This tool calculates the Dissipation Factor of a Capacitor.

Enter:

- ESR
- Capacitance
- Frequency of operation

## Formula

**D = ESR/|Xc|**

**D = (2π*f*C*ESR)**

where,

**Xc**= Capacitor Impedance**f**= Frequency**C**= Capacitance**ESR**= Equivalent Series Resistance

## Background

Dissipation Factor (DF) is a measure of a capacitor’s dielectric losses. DF refers specifically to losses encountered at low frequencies, typically from 120 Hz to 1 kHz.

At high frequencies, capacitor dielectric losses are described in terms of loss tangent (**tan** **δ**). The higher the loss tangent, the greater the capacitor’s equivalent series resistance (ESR). In addition, the lower its Quality Factor (Q), the greater the losses (more heat dissipated) and the worse its noise characteristics.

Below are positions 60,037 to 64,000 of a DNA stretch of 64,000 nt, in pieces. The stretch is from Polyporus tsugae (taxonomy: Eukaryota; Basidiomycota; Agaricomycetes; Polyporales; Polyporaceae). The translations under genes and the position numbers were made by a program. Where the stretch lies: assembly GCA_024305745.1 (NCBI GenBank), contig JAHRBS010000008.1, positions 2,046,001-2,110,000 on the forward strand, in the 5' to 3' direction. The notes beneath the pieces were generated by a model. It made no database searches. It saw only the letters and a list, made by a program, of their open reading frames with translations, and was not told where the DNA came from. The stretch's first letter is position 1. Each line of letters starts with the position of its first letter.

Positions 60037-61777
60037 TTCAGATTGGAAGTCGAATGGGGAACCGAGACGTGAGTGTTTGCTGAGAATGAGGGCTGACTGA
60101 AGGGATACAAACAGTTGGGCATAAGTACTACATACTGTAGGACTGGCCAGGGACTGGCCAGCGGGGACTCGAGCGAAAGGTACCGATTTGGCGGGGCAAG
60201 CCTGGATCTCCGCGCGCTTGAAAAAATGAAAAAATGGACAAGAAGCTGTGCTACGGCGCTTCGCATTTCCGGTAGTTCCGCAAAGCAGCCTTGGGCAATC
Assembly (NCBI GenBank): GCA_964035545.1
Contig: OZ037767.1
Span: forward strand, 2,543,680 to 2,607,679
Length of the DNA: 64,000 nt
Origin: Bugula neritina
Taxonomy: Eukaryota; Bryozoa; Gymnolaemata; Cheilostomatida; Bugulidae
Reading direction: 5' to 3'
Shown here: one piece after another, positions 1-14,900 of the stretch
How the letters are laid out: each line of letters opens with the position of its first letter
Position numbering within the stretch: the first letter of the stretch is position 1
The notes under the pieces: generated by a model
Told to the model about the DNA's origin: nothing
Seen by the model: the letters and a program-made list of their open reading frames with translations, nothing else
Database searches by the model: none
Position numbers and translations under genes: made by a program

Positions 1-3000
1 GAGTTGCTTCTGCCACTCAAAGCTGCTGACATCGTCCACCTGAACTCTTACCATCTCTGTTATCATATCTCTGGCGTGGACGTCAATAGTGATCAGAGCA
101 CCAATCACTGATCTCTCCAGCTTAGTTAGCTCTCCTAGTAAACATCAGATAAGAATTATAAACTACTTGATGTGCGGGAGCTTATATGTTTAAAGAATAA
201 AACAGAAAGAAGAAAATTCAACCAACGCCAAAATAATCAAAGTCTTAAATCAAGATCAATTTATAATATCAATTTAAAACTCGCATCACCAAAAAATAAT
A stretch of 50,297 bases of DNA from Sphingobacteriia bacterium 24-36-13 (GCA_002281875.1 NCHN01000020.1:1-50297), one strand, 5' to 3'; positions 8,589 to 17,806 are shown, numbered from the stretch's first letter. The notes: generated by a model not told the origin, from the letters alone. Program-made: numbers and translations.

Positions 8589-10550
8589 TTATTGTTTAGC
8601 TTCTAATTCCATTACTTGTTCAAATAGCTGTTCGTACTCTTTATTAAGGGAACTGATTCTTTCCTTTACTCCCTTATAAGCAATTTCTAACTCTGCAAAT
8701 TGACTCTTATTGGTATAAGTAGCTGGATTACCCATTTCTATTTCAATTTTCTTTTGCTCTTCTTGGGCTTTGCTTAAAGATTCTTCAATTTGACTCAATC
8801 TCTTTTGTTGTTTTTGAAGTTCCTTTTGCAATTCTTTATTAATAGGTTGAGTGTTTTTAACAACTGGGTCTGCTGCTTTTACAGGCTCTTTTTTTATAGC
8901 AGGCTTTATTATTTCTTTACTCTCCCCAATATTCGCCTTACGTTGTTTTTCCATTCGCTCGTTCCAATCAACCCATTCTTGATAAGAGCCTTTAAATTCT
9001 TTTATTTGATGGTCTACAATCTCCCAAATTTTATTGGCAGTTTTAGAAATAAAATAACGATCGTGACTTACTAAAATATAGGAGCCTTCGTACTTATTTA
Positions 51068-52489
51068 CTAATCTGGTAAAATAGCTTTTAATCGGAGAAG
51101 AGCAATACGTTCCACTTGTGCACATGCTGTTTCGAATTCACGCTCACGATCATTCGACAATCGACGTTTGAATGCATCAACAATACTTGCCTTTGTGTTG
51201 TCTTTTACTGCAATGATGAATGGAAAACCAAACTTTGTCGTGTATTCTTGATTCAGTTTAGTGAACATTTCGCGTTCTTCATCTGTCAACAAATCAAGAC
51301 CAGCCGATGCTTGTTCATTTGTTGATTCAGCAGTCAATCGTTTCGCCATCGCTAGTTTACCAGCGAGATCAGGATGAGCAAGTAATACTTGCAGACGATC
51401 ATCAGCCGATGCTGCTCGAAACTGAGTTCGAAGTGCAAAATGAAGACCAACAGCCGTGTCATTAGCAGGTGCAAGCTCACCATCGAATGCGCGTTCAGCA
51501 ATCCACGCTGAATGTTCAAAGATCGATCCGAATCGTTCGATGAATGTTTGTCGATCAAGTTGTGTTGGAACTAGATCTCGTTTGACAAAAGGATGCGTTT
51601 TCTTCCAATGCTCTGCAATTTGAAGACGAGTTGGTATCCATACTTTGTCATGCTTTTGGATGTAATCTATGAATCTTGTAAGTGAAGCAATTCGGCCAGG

The dissipation factor is a dimensionless number that is equal to the the capacitor’s equivalent series resistance (**ESR**) divided by its reactance. It is the inverse of the cap’s Quality Factor.

**DF = 1/Q **

An ideal capacitor has an ESR = 0. In that case D = 0.

However in the real-world, the series resistance is never zero. Ideally this value is kept as small as possible to minimize losses.

Typical quality factor values of a Capacitor advertised as having High Q are shown below.

Using the calculator above, a capacitance of 1000 pF, Frequency 1 kHz and ESR of around 16 Ω gives a Q = 10,000 and D = 1*10^{-5}

**Example Calculation**

A capacitor with an ESR of **0.2 Ω**, capacitance **10 μF** and Frequency **120 Hz** has a Dissipation Factor **DF=0.0015**.